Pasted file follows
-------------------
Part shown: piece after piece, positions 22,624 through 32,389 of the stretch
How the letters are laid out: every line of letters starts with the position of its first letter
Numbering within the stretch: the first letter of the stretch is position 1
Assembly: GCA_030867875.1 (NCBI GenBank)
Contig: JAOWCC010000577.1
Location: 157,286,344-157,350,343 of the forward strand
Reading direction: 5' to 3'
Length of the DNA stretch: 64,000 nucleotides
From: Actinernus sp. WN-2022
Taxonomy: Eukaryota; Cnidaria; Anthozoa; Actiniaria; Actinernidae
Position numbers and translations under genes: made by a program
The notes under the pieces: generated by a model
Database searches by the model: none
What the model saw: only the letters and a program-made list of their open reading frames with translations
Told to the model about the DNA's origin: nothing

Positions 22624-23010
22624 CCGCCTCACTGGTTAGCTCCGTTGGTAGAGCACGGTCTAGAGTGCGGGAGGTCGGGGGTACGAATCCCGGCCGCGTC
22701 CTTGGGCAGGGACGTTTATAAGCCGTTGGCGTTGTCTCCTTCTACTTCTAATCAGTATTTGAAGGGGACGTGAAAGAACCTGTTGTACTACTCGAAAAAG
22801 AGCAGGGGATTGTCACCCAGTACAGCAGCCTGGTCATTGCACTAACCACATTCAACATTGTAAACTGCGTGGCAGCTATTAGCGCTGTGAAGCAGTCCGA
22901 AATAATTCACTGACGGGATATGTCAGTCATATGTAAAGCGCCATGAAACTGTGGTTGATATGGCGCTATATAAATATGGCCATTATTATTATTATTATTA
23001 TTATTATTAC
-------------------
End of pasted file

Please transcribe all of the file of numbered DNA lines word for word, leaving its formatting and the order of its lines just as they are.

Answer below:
Part shown: piece after piece, positions 22,624 through 32,389 of the stretch
How the letters are laid out: every line of letters starts with the position of its first letter
Numbering within the stretch: the first letter of the stretch is position 1
Assembly: GCA_030867875.1 (NCBI GenBank)
Contig: JAOWCC010000577.1
Location: 157,286,344-157,350,343 of the forward strand
Reading direction: 5' to 3'
Length of the DNA stretch: 64,000 nucleotides
From: Actinernus sp. WN-2022
Taxonomy: Eukaryota; Cnidaria; Anthozoa; Actiniaria; Actinernidae
Position numbers and translations under genes: made by a program
The notes under the pieces: generated by a model
Database searches by the model: none
What the model saw: only the letters and a program-made list of their open reading frames with translations
Told to the model about the DNA's origin: nothing

Positions 22624-23010
22624 CCGCCTCACTGGTTAGCTCCGTTGGTAGAGCACGGTCTAGAGTGCGGGAGGTCGGGGGTACGAATCCCGGCCGCGTC
22701 CTTGGGCAGGGACGTTTATAAGCCGTTGGCGTTGTCTCCTTCTACTTCTAATCAGTATTTGAAGGGGACGTGAAAGAACCTGTTGTACTACTCGAAAAAG
22801 AGCAGGGGATTGTCACCCAGTACAGCAGCCTGGTCATTGCACTAACCACATTCAACATTGTAAACTGCGTGGCAGCTATTAGCGCTGTGAAGCAGTCCGA
22901 AATAATTCACTGACGGGATATGTCAGTCATATGTAAAGCGCCATGAAACTGTGGTTGATATGGCGCTATATAAATATGGCCATTATTATTATTATTATTA
23001 TTATTATTAC